Monday, September 24, 2007

Yes I Will Extol Big Gulps Thank You (You're Welcome)!

This evening I attended a concert, more specifically a hip-hop show. While the experience on the whole was enjoyable, it was also a remarkably taxing and extremely fatiguing endeavor, as is the case anytime one stands up for four hours straight in a room packed wall to wall with people determined to either get themselves kicked out by security or to constantly have one arm raised in order to contribute on a gesticular basis to a musical display that really doesn’t lend itself to live performances as well as guitar-based complaining does. Nevertheless, there I was, sweating about as much as you’d expect (an appropriate amount) while being forced to endure the close proximity of more armpits than I’d like to remember. When the concert was finally over I needed something to restore my life to the kind of bad-but-not-3-hours-of-armpits-and-swelter-bad that* I’m accustomed to. 7-11 was open. 7-11 has Big Gulps.

Maybe you do not know this, but Big Gulps are one of the most remarkable things that exist in the world of commercially available fountain soda containers. You can walk into a 7-11 and fill up a plastic cup capable of transporting 44 oz. of liquid. You can get any main kind of soda in that cup. You can put any combination of three additional flavors (lemon, cherry, vanilla) into that soda by pressing a button on the dispensing machine. If you are in Japan you can probably also buy a time machine and a TV that fits between your eyelid and your cornea as well. You will pay 99 cents before tax for this, (the drink, not the Japan-only electronics) and if you live in a state where food products are not taxed (Taxachusetts is not such a state). Sometimes the 7-11 clerk will let the tax slide, because it only comes to $1.04 where I am. This was one of those nights. And thank God, you know?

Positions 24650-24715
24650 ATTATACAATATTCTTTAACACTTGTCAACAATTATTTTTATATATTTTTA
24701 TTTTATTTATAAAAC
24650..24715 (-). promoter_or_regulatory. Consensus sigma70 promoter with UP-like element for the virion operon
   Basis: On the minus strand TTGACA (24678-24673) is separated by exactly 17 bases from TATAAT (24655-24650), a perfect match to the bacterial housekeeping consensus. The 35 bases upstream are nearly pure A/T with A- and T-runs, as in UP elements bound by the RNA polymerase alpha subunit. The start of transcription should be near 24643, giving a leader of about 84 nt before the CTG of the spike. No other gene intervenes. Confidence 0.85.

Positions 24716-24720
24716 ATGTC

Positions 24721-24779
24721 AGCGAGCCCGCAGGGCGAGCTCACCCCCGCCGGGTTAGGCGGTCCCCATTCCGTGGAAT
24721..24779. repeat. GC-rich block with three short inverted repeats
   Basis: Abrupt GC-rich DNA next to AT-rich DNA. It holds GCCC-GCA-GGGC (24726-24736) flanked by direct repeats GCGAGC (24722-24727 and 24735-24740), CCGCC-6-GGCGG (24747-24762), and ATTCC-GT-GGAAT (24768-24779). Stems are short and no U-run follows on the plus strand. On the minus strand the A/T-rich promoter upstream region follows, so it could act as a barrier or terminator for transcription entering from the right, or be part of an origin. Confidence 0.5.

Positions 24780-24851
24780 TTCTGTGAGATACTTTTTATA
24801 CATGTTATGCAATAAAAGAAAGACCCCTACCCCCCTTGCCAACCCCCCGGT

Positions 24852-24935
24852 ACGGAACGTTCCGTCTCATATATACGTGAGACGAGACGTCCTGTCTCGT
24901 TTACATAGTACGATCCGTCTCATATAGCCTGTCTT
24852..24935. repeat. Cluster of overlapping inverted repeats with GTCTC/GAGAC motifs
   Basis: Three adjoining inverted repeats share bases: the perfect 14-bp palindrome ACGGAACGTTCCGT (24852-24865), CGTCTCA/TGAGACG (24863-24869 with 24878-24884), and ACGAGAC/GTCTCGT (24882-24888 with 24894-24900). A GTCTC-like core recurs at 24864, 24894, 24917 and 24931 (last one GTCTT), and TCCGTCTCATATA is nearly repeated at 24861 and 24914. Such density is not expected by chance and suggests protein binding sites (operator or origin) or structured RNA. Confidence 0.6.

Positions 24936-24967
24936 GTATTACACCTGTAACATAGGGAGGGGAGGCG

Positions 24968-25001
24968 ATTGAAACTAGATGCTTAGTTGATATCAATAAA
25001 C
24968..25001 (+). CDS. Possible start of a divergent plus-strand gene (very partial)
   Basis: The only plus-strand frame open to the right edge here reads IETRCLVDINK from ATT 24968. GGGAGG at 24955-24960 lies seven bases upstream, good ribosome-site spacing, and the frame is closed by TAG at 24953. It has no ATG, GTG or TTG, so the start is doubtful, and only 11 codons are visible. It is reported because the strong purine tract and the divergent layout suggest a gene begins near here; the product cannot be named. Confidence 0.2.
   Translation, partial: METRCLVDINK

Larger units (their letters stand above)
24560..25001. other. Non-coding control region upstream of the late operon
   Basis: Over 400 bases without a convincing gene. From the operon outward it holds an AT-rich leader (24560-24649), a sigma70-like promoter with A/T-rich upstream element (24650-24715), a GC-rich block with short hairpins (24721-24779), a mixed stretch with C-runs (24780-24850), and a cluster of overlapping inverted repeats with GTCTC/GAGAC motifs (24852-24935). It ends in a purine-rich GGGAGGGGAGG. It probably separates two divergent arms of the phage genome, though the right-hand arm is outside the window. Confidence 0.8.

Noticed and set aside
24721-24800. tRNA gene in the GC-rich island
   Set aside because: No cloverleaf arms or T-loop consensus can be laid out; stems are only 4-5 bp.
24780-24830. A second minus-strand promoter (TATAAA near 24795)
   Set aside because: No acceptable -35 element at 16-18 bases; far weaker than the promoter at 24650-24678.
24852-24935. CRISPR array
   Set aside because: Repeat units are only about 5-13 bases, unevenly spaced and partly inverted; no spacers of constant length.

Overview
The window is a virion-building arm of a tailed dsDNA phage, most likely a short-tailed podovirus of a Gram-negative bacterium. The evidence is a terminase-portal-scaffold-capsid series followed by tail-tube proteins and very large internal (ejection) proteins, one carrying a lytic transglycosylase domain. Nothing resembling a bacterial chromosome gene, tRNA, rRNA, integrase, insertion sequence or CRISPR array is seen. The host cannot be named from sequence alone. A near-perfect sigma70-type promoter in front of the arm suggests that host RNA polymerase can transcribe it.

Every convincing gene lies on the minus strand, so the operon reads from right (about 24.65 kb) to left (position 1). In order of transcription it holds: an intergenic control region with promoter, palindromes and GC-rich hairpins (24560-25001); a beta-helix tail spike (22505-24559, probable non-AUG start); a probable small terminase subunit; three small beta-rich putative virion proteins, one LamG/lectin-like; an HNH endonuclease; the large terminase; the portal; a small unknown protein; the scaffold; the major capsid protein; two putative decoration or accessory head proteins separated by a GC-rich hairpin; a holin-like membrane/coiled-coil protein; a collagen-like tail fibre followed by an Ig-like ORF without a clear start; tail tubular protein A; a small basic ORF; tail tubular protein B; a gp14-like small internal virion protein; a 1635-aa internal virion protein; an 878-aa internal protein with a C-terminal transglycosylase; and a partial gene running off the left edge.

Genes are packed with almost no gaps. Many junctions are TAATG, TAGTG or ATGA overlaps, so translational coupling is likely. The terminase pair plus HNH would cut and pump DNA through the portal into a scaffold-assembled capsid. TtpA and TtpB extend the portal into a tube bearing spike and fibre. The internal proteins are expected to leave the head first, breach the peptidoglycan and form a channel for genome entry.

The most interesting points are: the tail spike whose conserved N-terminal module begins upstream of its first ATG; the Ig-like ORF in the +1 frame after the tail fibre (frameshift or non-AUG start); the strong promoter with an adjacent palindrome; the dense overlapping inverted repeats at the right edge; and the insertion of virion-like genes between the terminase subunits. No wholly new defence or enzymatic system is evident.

Listen: think about it. 99 cents for 44 oz is remarkable. That is 2.25 cents per oz. Imagine if this rate held constant for all soda purchases. A 12 oz can would cost 27 cents, and a 20 oz bottle would only set you back forty-five cents. Sometimes it is possible to get soda for this cheap inside of containers made of aluminum or equipped with screw-on caps, but these opportunities necessitate that one travel all the way to countries where people get kidnapped every five seconds and dying of dysentery is considered a foregone conclusion instead of an unlikely achievement the way it is in America. Look: before you tell me how little it costs soda manufactures to produce their carbonated wares, and the economic, environmental, and cultural atrocities these major corporations wreak on developing countries (is this term no longer PC? Whatever), and how even at two-and-a-quarter cents per oz I am still being gouged and lining the pockets of blah blah blah please remember to shut the fuck up, because – statistically speaking – if you are talking to me and I am awake enough to listen to you I am probably consuming soda.

*This is sometimes simply referred to as "Going-to-Alabama-Bad"

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